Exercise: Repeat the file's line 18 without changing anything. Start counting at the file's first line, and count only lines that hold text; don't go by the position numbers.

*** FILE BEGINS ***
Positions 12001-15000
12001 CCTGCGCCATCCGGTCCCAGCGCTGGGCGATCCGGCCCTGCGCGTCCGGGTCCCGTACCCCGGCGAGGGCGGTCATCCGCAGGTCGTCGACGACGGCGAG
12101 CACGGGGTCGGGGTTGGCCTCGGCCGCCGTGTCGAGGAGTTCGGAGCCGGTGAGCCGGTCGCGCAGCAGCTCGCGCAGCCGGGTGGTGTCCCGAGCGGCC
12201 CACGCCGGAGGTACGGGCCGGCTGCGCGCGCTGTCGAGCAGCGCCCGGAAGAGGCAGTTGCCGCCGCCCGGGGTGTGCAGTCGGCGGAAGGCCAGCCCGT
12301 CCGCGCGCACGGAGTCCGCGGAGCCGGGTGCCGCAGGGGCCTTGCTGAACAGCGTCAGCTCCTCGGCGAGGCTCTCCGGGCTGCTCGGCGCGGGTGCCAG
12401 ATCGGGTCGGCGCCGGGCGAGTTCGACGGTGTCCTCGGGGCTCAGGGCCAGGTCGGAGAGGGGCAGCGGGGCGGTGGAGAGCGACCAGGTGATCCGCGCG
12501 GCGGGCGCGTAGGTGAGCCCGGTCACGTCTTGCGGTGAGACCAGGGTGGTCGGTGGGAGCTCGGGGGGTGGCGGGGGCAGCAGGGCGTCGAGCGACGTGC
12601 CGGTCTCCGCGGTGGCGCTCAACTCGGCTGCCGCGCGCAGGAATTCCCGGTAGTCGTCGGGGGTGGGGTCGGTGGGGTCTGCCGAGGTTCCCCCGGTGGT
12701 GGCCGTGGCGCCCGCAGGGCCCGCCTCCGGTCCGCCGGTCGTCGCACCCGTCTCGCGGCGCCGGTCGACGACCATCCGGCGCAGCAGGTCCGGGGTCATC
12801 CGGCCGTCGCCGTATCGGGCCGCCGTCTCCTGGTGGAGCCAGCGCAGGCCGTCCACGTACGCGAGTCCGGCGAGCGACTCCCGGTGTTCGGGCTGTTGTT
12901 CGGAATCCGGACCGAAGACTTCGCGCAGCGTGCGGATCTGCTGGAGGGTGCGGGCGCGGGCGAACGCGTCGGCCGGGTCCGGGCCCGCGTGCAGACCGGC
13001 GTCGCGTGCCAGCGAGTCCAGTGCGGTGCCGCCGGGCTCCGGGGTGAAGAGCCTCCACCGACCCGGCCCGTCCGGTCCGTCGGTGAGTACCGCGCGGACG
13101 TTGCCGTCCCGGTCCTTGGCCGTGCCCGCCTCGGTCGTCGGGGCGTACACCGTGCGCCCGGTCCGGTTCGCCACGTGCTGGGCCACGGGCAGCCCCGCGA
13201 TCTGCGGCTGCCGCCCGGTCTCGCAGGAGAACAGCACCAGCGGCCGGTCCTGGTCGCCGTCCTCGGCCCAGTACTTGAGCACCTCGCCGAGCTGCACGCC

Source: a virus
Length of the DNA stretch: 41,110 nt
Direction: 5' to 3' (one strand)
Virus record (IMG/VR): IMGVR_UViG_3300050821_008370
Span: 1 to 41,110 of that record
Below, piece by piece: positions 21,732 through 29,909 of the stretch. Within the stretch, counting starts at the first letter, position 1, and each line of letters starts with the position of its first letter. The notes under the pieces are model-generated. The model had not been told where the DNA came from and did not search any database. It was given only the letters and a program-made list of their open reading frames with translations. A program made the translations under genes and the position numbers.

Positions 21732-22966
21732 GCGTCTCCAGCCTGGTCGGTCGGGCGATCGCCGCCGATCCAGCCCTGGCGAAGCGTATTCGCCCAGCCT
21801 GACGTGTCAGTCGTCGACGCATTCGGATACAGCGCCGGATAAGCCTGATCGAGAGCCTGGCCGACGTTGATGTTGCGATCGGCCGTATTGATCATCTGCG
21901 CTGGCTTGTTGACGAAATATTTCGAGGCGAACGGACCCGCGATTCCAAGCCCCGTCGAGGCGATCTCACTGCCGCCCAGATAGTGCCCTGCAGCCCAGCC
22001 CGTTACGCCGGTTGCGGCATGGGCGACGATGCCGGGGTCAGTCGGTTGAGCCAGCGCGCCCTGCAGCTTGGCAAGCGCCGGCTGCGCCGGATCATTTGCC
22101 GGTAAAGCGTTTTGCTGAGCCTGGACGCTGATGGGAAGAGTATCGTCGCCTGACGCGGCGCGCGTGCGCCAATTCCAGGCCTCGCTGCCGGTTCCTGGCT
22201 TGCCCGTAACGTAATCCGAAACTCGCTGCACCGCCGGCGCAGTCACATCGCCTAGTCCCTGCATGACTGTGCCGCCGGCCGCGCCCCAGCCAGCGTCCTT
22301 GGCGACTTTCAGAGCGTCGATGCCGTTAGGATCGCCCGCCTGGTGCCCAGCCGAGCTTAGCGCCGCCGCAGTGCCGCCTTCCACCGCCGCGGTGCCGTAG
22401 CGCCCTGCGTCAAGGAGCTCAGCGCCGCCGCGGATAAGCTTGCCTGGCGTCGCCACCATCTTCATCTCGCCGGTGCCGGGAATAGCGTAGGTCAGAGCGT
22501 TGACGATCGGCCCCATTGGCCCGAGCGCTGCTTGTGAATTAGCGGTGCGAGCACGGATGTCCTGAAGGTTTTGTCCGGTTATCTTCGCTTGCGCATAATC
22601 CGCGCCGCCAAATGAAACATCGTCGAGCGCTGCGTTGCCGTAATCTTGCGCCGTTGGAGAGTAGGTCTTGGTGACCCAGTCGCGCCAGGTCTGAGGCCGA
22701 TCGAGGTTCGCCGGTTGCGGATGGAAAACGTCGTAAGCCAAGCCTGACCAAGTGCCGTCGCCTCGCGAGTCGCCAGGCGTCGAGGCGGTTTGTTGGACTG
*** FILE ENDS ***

Virus record (IMG/VR): IMGVR_UViG_3300050821_008370